Imagine connecting every school in the world to the internet. It is possible. It is also necessary if we want to keep the digital divide from becoming a digital chasm.
Now think about schools and the role they play in anchoring your community as well as the role they have played in your life. Across the globe, they are places where children and adults come together to learn. Schools are also where entire communities gather for celebrations, in times of crisis, to vote or to access health and emergency services.
During the COVID-19 pandemic, 1.6 billion children globally were affected by school closures. Nearly 77 million children and young people have been shut out of their classrooms for the past 18 months. Around a quarter of countries continue to have schools fully or partially closed.
Yet we have found opportunities during this time of hardship. We have seen what can be achieved when students, parents and teachers use digital connectivity to teach and learn wherever and whenever possible. Unfortunately, many of the students who could not access the digital tools needed to sustain their learning are now at risk of being left further behind – even without COVID-19 compounding the divide
Prior to the pandemic, a lack of access to the internet did not necessarily prevent children from receiving an education, but, since COVID-19 upended education systems across the globe, the link between school and personal connectivity to quality education is clearer than ever. This is highlighted in Connecting Learners: Narrowing the Educational Divide, an Economist Intelligence Unit (EIU) report sponsored by Ericsson in support of UNICEF.
Connecting schools is good for the economy
The EIU report suggests that a 10% increase in schools’ connectivity in a country can increase the effective number of schooling years per student on average (a measure of education quality not just quantity) and also results in a GDP per capita increase of 1.1%. The EIU economic model also suggests that the least connected countries in the world – like Niger – could realize up to a 20% increase in GDP if school connectivity increases to the levels of a developed country, like Finland.
The authors also concluded that to take full advantage of connectivity, teachers and students must have proper support and tools, including devices, learning resources and help with integrating technology into educational settings. This is true in low, middle and high-income countries, and in both urban and rural areas. The quality and affordability of connectivity are also critical issues that must be addressed.
The benefits of school connectivity do not stop at the individual student. Spillover effects from connected schools benefit whole communities. They serve as community focal points for lifelong learning and development, as well as enhancing the quality of digital literacy among the populations in developing world economies. This directly benefits economic growth by stimulating entrepreneurship and commerce.
Connecting every school to the internet by 2030
So how do we accomplish this? It’s a huge task as no one knows for sure how many schools there are in the world or exactly where they’re located.
In 2019, UNICEF and the International Telecommunication Union (ITU) launched Giga, an initiative to connect every school in the world to the internet. Working initially with 19 countries (and growing), Giga maps school connectivity in real-time, creates models for innovative financing and supports government contracting for school connectivity. It is now preparing to launch a $5 billion connectivity bond to finance last-mile infrastructure and stimulate investment.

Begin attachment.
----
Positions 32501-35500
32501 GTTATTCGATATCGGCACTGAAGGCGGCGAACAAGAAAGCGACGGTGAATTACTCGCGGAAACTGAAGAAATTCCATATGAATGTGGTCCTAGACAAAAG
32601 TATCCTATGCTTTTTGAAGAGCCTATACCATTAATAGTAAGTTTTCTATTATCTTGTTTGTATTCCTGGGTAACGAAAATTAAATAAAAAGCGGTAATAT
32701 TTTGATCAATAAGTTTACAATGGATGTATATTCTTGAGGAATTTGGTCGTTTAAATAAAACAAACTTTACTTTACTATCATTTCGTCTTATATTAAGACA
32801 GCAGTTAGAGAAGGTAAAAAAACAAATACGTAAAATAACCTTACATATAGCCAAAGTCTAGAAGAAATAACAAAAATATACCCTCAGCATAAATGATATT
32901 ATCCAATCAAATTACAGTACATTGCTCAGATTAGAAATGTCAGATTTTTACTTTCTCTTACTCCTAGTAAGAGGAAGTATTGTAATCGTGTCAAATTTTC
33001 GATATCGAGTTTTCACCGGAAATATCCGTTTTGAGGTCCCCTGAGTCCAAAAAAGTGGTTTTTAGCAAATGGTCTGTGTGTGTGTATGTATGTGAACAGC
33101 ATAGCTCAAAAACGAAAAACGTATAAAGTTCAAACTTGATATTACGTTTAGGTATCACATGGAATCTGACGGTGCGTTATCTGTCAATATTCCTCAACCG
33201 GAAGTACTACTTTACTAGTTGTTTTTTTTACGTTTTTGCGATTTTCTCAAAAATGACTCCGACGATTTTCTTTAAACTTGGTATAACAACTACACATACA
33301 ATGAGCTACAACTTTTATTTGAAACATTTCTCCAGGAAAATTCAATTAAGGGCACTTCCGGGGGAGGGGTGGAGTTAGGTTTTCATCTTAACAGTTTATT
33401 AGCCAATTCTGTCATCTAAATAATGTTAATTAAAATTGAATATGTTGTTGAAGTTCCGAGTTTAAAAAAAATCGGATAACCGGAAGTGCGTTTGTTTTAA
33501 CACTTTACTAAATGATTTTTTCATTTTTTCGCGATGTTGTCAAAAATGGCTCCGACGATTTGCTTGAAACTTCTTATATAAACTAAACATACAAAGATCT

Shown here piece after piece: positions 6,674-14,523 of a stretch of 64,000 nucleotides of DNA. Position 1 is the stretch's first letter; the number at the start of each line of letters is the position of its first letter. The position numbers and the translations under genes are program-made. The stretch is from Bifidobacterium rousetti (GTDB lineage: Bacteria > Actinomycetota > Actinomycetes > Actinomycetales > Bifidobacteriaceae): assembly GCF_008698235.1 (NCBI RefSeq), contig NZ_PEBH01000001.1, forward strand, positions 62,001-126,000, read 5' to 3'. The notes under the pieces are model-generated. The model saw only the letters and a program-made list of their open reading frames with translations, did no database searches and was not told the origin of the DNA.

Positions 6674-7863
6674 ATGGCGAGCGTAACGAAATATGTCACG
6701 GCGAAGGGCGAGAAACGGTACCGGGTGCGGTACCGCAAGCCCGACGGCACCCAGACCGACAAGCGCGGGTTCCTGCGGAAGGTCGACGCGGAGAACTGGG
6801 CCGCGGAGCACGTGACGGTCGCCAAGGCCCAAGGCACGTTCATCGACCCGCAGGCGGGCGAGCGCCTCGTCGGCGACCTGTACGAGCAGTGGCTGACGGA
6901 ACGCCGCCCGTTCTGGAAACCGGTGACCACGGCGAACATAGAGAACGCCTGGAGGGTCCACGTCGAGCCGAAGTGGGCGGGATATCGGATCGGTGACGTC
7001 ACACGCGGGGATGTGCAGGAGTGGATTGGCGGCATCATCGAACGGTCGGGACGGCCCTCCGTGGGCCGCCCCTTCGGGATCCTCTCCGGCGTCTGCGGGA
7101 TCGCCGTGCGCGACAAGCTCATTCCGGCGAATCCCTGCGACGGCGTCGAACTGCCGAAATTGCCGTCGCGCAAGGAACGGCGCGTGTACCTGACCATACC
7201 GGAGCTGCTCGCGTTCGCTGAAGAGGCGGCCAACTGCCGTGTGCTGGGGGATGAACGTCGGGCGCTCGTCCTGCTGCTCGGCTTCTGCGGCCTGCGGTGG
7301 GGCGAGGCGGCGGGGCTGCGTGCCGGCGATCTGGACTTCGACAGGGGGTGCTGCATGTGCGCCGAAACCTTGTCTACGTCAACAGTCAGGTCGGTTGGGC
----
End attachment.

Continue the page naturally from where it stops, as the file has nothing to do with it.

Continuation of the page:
Based on a belief that connectivity can improve lives and help pioneer a sustainable future, Ericsson has partnered with UNICEF to help tackle the challenge of mapping schools and assessing their connectivity in 35 countries by the end of 2023. Together with national governments and other partners, Giga has now mapped 1 million schools and their connectivity levels. These insights will make it possible to aggregate demand and target critical investments in new infrastructure.
For its part, Ericsson is building on its communication infrastructure capabilities coupled with data science and artificial intelligence expertise to collect, validate, analyse, monitor and visualize real-time connectivity data.
We need more than connectivity
Collaboration is crucial: both government and the private sector need to create holistic strategies to overcome the barriers to school connectivity. Digital inclusion is also about more than just access. Connectivity that is not only accessible but also affordable could be a game-changer for learning, particularly in remote areas and areas with lower availability of teachers.
This digital infrastructure – combined with support to teachers and students – can also enable new types of learning opportunities that complement and enrich in-person learning. Hybrid, blended and online options can help democratize access and make high-quality education much more accessible for all. They will also give students greater flexibility over when, where and how to engage with learning, as well as potentially providing valuable information to teachers and parents to better target face-to-face support.
Imagine putting the accumulated knowledge of the world at the fingertips of all children and adults in their own language. It’s possible. We saw what kind of major digital leap was possible in 2020. We need to be ready for changes of that magnitude. We cannot continue to leave billions of our fellow people behind.
Börje Ekholm, President and Chief Executive Officer, Ericsson
Henrietta H. Fore, Executive Director, United Nations Children’s Fund (UNICEF)
This article was originally published on the World Economic Forum (WEF).